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Braun v. Klug

Supreme Court of Michigan
Mar 10, 1953
57 N.W.2d 299 (Mich. 1953)

Summary

In Braun the deed provided that grantees covenanted not to sell to anyone except grantors or their heirs, representatives or assigns, the covenant to run with the land.

Summary of this case from Lantis v. Cook

Opinion

Docket No. 27, Calendar No. 45,308.

Decided March 10, 1953.

Appeal from Livingston; Lyons (Willis L.), J. Submitted January 6, 1953. (Docket No. 27, Calendar No. 45,308.) Decided March 10, 1953.

Bill by William Braun and wife against Francis X. Klug, Sr., and wife to quiet title to real estate. Decree for plaintiffs. Defendants appeal. Affirmed.

Van Winkle Van Winkle, for plaintiffs.

Stanley Berriman, for defendants.


This is a suit to quiet title to a parcel of land in Livingston county, Michigan. The facts are as follows: On October 11, 1947, defendants, Francis X. Klug, Sr., and Mary A. Klug, his wife, deeded a parcel of land to plaintiffs, William Braun and Ora Braun, his wife. The deed contained the following provision:

"Grantees herein specifically covenant and agree that the above described property will not be sold to anyone except grantors herein or their heirs, representatives or assigns. It is agreed that this covenant shall run with the land."

Thereafter plaintiffs erected a small cottage on the premises and occupied the same. On September 1, 1950, plaintiffs began a chancery suit for the purpose of setting aside and holding invalid the above provision. The cause came on for trial and on August 7, 1951, the trial court entered a decree giving defendants an option to purchase the premises. The decree contained the following:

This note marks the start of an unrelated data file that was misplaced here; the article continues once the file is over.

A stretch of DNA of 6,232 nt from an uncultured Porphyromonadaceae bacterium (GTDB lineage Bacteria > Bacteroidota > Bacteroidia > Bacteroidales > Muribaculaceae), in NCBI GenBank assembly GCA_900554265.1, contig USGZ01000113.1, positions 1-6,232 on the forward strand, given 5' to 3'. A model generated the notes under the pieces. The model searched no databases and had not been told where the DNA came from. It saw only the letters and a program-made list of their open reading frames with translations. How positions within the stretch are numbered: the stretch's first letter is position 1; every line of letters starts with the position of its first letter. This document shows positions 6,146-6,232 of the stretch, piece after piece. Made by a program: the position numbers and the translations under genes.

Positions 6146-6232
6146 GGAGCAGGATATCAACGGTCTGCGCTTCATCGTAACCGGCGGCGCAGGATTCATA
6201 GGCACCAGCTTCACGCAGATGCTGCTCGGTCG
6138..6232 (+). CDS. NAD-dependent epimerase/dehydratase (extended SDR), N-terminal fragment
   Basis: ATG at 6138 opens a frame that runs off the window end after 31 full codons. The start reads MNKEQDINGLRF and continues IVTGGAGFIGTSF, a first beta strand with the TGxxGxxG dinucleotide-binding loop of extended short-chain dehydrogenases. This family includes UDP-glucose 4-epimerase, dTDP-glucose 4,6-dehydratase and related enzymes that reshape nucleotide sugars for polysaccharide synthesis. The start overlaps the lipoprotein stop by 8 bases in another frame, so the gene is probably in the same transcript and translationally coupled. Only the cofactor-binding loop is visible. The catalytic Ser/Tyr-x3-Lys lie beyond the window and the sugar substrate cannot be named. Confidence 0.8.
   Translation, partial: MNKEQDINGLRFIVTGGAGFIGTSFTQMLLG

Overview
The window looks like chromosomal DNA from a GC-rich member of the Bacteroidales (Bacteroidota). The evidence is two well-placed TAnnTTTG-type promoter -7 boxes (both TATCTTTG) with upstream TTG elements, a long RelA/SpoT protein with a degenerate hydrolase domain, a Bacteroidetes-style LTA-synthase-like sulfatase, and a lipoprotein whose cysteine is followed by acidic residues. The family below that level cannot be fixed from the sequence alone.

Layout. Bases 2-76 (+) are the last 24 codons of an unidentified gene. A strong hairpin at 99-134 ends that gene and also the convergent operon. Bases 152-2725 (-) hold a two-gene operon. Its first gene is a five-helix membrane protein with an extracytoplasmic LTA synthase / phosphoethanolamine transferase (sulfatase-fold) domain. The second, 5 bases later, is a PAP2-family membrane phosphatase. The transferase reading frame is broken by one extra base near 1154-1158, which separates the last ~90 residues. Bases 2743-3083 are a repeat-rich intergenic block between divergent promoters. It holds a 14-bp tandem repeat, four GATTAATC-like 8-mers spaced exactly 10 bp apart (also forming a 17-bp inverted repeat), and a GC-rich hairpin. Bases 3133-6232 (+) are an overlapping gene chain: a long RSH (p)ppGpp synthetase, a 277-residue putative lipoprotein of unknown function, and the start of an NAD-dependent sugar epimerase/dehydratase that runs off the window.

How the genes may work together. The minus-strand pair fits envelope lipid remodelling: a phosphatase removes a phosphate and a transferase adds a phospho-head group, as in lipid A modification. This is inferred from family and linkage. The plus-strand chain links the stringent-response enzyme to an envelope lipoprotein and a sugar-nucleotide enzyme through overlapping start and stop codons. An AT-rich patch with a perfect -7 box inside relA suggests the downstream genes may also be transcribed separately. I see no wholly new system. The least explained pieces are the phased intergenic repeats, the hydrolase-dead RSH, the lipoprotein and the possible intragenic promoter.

"It is further ordered, adjudged and decreed that plaintiffs shall have the right in event they so desire to sell the lands and premises above described, and in event a sale is arranged, that a deed shall be executed by plaintiffs leaving the name or names of the grantee or grantees blank, but containing the purchase price, which said deed shall be deposited by plaintiffs with the register of deeds for Livingston county, Michigan and a copy thereof personally served upon the defendants with a statement attached that the defendants have 20 days in which to pay the amount stated in the deed as a purchase price to the register of deeds for Livingston county, Michigan and in such event said register of deeds is hereby authorized to insert the names of the defendants in said deed and deliver it to them on payment of the said purchase price. Provided, that in event said defendants do not avail themselves of this arrangement for purchase of the said lands and premises hereinbefore described within the time here limited, that the said register of deeds may insert the name or names of the purchasers, which said name or names shall be furnished by plaintiff, in said deed and deliver said deed to said purchaser. In event that said defendants do not avail themselves of this arrangement for the purchase of the lands and premises aforesaid within the time here limited upon these conditions that thereafter any and all rights which the said defendants may have under the deed of conveyance dated October 11, 1947 running from themselves to the plaintiffs shall be cancelled and forever discharged, and that the title to said lands and premises shall thereupon be quieted and said covenant or restrictions as hereinbefore set out shall thereupon be without force and effect.

"It is further ordered, adjudged and decreed that a certified copy of this decree may be recorded in the register of deeds' office for Livingston county, Michigan.

"This decree is with costs to plaintiffs."

Defendants appeal and urge:

"Because the lower court erred in determining that the restriction, covenant, or agreement should be construed to be only an option to purchase, and the lower court erred in attempting to work out some equitable plan that the plaintiffs and appellees might have the right to sell the premises.